This week it really hit home just how lucky I am to be doing what I do for a living.
I get to go to work in my own office, (in the coolest little capital in the world!), surrounded by things that bring me joy (like my daughter’s artwork on the walls), and help clients find their way out of depressing work situations towards something that they find more meaningful and inspiring. I also get to help people who love their jobs to get ahead and advance their careers.
What’s not to love?
Sometimes people walk into my office who have stayed too long in the wrong jobs being overworked and undervalued, and are at the stage where they feel completely drained with nothing left in reserve.
But helping them tap into what used to energise them and get to the point where they can begin to think about doing work that would make their heart sing – words can’t describe the sense of satisfaction that brings.
So, how did I get to this?
I admit it did take a while. Like many people I landed in a career due to circumstance rather than choice. Having initially trained as a journalist, I worked for 20 odd years in mostly corporate communication roles and as a consultant in my own business – and while that was a perfectly good career, I realised a few years ago that it wasn’t what I wanted to be doing with my life.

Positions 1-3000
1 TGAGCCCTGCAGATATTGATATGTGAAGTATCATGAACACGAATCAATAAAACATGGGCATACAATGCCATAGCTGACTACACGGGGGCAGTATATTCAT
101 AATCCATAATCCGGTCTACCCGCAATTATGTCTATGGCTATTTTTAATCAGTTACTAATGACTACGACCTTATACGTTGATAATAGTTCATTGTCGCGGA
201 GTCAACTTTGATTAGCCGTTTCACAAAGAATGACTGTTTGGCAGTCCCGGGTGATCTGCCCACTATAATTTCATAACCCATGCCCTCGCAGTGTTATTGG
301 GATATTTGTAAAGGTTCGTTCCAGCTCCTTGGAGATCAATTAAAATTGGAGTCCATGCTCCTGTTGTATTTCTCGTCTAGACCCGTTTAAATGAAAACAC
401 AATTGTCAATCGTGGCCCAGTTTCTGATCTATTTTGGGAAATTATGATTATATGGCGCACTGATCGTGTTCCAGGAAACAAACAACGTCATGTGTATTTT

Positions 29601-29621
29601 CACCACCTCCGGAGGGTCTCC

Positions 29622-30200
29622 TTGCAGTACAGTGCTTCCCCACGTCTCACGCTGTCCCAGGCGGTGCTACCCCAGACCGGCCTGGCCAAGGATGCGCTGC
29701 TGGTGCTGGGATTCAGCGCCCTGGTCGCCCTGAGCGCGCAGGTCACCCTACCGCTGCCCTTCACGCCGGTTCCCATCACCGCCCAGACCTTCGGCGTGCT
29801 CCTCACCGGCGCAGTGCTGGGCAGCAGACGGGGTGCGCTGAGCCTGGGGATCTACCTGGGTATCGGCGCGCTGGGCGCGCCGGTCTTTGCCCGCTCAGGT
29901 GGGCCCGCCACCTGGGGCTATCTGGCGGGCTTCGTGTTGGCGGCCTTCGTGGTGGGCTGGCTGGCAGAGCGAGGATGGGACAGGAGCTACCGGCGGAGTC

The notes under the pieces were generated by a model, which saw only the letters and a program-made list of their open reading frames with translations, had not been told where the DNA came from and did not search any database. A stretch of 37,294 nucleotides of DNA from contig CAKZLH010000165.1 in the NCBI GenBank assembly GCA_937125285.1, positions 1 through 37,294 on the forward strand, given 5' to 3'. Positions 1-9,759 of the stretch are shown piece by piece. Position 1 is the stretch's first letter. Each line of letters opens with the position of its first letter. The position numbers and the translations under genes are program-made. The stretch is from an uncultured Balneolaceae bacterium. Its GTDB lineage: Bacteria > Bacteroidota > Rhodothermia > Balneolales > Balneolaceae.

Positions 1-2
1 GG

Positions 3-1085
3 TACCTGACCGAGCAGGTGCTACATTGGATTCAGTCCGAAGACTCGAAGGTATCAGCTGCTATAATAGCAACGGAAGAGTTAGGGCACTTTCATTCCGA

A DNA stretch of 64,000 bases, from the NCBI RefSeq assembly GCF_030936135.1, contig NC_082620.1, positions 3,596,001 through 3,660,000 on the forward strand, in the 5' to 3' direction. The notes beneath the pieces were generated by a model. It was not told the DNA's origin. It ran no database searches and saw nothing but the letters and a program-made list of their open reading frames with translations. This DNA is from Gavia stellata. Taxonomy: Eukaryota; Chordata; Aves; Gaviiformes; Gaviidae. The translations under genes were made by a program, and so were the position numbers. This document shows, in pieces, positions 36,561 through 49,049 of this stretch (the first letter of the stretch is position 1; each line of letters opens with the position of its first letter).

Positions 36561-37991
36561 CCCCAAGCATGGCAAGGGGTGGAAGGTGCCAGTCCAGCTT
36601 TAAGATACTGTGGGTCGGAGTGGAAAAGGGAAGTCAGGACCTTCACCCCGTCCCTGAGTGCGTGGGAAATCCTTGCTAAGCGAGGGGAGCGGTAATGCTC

So I made a conscious choice to switch my business focus to career coaching, for a couple of reasons. One is that I realised my passion for helping people find meaningful work, and the other is that I felt I needed to practice what I preached. I needed to show that I could succeed in my own business doing what I loved, and experience all the challenges and fears that go with it, in order that I could better help others go through it.
Here are two valuable lessons I learned along the way.
1. The importance of knowing your values
Know what matters to you – especially if designing your own business, because you get to choose the work you do and the clients you serve. (That said, it’s also important when choosing potential employers and job opportunities because you need to know what is meaningful to you – the purpose of the company you work for, or the impact your work has on individuals every day?). Having a strong sense of why you are doing what you are doing will help you stay on the path.
2. The importance of having support
Once you find your passion, make sure you have the support you need to follow it. As someone said after reading my last blog, when they changed careers in their 40s, apart from self knowledge, the support of family and friends and mentors they could look up to was paramount. The last thing you need, when feeling vulnerable during times of change, is advice from people who don't have your best interests at heart. Surround yourself by people you can trust, who have your back, and most of all, whose ethics and values are aligned with your own.
About the author: Lucy Sanderson-Gammon, MBA, is a Wellington-based career coach helping mid-career professionals who have fallen out of love with their jobs to find meaningful work. She also provides career development for those who want to get ahead at work or make a transition after redundancy. Find out more about Lucy's coaching services here.